Weight-Based Bias Occurs Worldwide, Study Shows
— Weight Management workers urge anti-discrimination policies
by Ed Susman, Contributing Writer, MedPage Today November 3, 2021
Worldwide, adults trying to manage their weight said in a survey that laws are needed to protect people with weight problems, although currently there are few areas where weight-based discrimination is outlawed, a researcher reported at the ObesityWeek meeting.
« In 2021, it remains legal to discriminate against people because of their body weight almost everywhere in the world, » said Rebecca Puhl, PhD, of the University of Connecticut Rudd Center for Food Policy & Obesity in Hartford, who presented the findings in an oral presentation.
« To date, the scope of anti-discrimination laws has offered protection for socially stigmatized groups who are treated unfairly for characteristics viewed as ‘immutable,’ such as race, whereas societal views of body weight continue to perpetuate notions that weight is both changeable and an individual’s fault and, therefore, undeserving of protection, » she continued.
« This absence of legal protection continues despite evidence documenting pervasive and harmful weight mistreatment.
Within the U.S., there are no federal laws that prohibit weight discrimination, even with as many as 40% of Americans reporting they have experienced weight-based stigma and/or discrimination. »
As described in the study, which was published in Obesity, Puhl and colleagues surveyed 13,996 adult members of WW (formerly known as Weight Watchers) in Australia, Canada, France, Germany, the U.K., and the U.S.
Across countries, 83-93% of the participants supported the need for laws to protect people who are overweight, and 90-94% supported policies to address weight-based bullying.
Participants had differing opinions when it came to specifics, however, with support for legislation to address weight-based discrimination in employment ranging from 61-79% in the six different country groups, Puhl noted.
About 57% of other participants said they considered weight-based discrimination to be a human rights issue, and about 47% said they considered that the issue could be handled through existing disability protections.
Puhl said that while weight stigma has been documented in many countries, « the legal landscape is barren.
With the exception of the city of Reykjavík in Iceland, which passed legislation in 2016 adding body weight as a protected category in its human rights code, no countries have enacted laws to prohibit weight discrimination. »
She and her colleagues noted that to date the only legal avenues through which obesity-related discrimination has been applied is disability legislation: « The European Union has ruled that obesity is not a disability in itself, but that some people with obesity could be viewed as being ‘disabled’ if certain impairments exist or life activities are hindered because of weight, warranting protection from discrimination in some cases of obesity, » the researchers wrote.
They explained that within the U.S., amendments to the Americans With Disabilities Act (ADA) protect individuals with so-called « extreme obesity » from discrimination if they have a real or perceived disability, although courts have reached conflicting decisions about whether obesity qualifies as a disability under the ADA.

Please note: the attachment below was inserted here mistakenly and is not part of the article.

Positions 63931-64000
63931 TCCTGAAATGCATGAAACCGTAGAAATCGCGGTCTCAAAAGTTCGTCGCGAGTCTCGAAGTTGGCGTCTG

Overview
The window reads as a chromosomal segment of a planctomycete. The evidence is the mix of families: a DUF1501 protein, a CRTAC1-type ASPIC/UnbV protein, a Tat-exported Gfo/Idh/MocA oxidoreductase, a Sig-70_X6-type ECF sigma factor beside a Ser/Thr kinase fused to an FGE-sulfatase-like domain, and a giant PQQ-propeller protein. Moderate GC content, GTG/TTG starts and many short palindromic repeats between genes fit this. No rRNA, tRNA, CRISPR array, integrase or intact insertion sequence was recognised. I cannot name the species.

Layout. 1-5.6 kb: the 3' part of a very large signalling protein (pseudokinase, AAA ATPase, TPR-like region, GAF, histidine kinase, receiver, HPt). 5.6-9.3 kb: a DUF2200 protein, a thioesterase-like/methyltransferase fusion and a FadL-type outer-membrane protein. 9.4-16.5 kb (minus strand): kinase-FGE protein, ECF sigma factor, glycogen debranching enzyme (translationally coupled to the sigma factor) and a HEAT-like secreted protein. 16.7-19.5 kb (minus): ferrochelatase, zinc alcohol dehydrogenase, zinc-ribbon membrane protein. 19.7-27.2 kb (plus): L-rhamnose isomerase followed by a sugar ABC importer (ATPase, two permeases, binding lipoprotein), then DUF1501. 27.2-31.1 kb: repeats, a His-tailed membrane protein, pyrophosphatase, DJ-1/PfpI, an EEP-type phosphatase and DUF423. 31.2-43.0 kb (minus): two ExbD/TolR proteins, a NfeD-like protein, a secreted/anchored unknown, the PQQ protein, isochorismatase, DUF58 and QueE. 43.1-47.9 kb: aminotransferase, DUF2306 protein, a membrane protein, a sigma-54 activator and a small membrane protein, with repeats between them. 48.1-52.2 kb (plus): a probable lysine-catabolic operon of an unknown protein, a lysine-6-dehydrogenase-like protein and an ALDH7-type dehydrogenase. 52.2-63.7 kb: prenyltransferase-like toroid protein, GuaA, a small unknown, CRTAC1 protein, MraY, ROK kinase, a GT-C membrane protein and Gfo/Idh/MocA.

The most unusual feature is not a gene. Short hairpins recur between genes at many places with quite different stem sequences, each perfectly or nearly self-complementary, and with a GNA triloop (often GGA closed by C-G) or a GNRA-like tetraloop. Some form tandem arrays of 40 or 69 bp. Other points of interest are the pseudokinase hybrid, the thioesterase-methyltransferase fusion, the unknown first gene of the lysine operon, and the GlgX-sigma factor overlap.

« Thus, although disability statutes may help a small percentage of people with obesity, this is an insufficient and unreliable remedy to address weight discrimination more broadly, as discrimination affects people of diverse body sizes, most of whom have no actual or perceived disability, » the team noted.
« Not surprisingly, scholars have criticized the use of a social model of disability in this legal context, arguing that disability is not an appropriate legal category to protect people from weight discrimination. »
Puhl also emphasized that weight-based discrimination can be detrimental to youth.
« Despite evidence that weight-based bullying is prevalent, policies to address it appear sparse. Within the U.S., every state has an anti-bullying law, but only three states enumerate ‘weight’ as a legitimate characteristic that places youth at risk for bullying …
Although most school districts across the country have anti-bullying policies, the language often fails to enumerate body weight, leaving youth inadequately protected from weight-based bullying, » she said.
She added that the study findings also suggest that support for such policies is present among people engaged in weight management across Westernized countries where obesity is prevalent and that they provide an « informative comparison point » for future cross-country research.
« As weight discrimination remains globally prevalent and without sanction, policies and laws may be necessary to reduce inequities and unfair treatment, » Puhl said.
« It is important to establish and monitor multinational public support for potential policy remedies. »
Asked for his perspective, Mitchell Roslin, MD, chief of Bariatric Surgery at Lenox Hill Hospital in New York City, told MedPage Today:
« We do have to consider that when obesity becomes severe, there can be consequences that interfere with performance. Exactly where, though, can be difficult to determine.
There have been many studies that demonstrate that people who have obesity miss more time at work and are somewhat less productive. »
« They frequently have conditions such as sleep apnea, which can interfere with concentration, and children who are morbidly obese have lower grade point averages than kids of normal weight, » Roslin continued.
« These are very real issues. It is above my pay grade to figure out where the line between practicality and bias is drawn. »
Ed Susman is a freelance medical writer based in Fort Pierce, Florida, USA.
Puhl disclosed relationships with WW.
Roslin disclosed relationships with Medtronics and Johnson & Johnson.